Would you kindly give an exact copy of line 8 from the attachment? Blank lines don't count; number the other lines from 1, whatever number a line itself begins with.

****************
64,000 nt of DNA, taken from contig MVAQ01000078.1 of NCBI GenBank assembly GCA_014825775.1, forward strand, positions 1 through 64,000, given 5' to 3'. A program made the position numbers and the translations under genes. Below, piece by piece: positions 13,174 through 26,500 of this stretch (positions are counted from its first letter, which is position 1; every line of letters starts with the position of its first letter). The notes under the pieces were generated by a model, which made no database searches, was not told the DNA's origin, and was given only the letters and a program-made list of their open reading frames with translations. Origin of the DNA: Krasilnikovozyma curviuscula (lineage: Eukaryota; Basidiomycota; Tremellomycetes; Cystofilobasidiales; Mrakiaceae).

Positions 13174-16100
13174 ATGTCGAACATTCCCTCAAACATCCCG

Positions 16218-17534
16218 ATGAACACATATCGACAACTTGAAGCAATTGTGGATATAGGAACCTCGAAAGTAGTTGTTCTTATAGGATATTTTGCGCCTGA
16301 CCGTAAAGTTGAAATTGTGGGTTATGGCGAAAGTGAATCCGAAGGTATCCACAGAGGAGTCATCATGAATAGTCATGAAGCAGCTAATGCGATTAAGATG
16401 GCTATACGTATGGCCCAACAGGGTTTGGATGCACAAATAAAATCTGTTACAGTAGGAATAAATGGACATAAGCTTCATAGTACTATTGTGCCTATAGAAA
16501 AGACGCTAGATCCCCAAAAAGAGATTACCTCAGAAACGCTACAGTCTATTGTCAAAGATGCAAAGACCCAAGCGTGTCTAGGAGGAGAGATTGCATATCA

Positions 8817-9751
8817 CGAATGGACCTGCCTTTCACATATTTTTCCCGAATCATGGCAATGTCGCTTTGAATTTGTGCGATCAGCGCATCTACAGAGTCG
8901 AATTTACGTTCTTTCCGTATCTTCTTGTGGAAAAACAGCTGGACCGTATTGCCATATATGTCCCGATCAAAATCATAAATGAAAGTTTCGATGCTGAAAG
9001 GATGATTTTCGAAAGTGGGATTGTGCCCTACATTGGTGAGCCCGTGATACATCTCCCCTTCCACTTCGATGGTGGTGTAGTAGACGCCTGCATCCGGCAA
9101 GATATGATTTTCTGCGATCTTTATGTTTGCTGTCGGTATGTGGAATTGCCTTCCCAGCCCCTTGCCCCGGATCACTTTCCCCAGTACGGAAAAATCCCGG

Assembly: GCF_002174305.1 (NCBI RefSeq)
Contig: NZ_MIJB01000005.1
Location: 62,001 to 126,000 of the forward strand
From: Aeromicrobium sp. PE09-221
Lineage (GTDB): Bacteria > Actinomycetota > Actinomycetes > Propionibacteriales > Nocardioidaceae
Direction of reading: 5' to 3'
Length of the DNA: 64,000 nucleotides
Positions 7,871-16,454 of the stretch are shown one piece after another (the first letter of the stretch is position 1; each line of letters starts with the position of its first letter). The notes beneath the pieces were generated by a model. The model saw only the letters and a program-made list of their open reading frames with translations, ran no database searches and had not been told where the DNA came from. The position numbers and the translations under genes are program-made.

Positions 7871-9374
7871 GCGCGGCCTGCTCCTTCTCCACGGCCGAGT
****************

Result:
16501 AGACGCTAGATCCCCAAAAAGAGATTACCTCAGAAACGCTACAGTCTATTGTCAAAGATGCAAAGACCCAAGCGTGTCTAGGAGGAGAGATTGCATATCA